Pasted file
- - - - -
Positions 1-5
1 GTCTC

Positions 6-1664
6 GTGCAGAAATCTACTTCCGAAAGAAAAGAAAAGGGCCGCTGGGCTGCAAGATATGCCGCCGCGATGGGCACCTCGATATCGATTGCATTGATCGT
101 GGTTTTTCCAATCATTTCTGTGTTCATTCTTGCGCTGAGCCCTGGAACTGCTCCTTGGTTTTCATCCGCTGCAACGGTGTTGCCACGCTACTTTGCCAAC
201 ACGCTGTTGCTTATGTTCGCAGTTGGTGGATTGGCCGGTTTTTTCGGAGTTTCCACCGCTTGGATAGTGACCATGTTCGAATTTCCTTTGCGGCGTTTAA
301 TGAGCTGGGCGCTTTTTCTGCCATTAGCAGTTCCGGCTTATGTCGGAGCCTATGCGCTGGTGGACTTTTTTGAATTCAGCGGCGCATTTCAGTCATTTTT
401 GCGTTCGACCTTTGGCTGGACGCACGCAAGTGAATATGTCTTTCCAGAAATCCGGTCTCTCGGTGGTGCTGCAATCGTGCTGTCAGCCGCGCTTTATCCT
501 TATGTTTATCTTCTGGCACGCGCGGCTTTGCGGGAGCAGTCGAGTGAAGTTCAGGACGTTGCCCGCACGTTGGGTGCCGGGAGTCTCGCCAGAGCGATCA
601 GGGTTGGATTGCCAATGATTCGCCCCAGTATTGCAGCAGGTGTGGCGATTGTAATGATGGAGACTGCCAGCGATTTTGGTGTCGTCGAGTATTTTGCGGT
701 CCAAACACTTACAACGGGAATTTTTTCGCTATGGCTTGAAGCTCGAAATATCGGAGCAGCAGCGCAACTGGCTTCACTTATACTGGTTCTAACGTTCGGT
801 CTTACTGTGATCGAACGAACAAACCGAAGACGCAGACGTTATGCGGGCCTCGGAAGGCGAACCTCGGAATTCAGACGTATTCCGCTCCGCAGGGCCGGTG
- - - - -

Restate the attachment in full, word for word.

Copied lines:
Positions 1-5
1 GTCTC

Positions 6-1664
6 GTGCAGAAATCTACTTCCGAAAGAAAAGAAAAGGGCCGCTGGGCTGCAAGATATGCCGCCGCGATGGGCACCTCGATATCGATTGCATTGATCGT
101 GGTTTTTCCAATCATTTCTGTGTTCATTCTTGCGCTGAGCCCTGGAACTGCTCCTTGGTTTTCATCCGCTGCAACGGTGTTGCCACGCTACTTTGCCAAC
201 ACGCTGTTGCTTATGTTCGCAGTTGGTGGATTGGCCGGTTTTTTCGGAGTTTCCACCGCTTGGATAGTGACCATGTTCGAATTTCCTTTGCGGCGTTTAA
301 TGAGCTGGGCGCTTTTTCTGCCATTAGCAGTTCCGGCTTATGTCGGAGCCTATGCGCTGGTGGACTTTTTTGAATTCAGCGGCGCATTTCAGTCATTTTT
401 GCGTTCGACCTTTGGCTGGACGCACGCAAGTGAATATGTCTTTCCAGAAATCCGGTCTCTCGGTGGTGCTGCAATCGTGCTGTCAGCCGCGCTTTATCCT
501 TATGTTTATCTTCTGGCACGCGCGGCTTTGCGGGAGCAGTCGAGTGAAGTTCAGGACGTTGCCCGCACGTTGGGTGCCGGGAGTCTCGCCAGAGCGATCA
601 GGGTTGGATTGCCAATGATTCGCCCCAGTATTGCAGCAGGTGTGGCGATTGTAATGATGGAGACTGCCAGCGATTTTGGTGTCGTCGAGTATTTTGCGGT
701 CCAAACACTTACAACGGGAATTTTTTCGCTATGGCTTGAAGCTCGAAATATCGGAGCAGCAGCGCAACTGGCTTCACTTATACTGGTTCTAACGTTCGGT
801 CTTACTGTGATCGAACGAACAAACCGAAGACGCAGACGTTATGCGGGCCTCGGAAGGCGAACCTCGGAATTCAGACGTATTCCGCTCCGCAGGGCCGGTG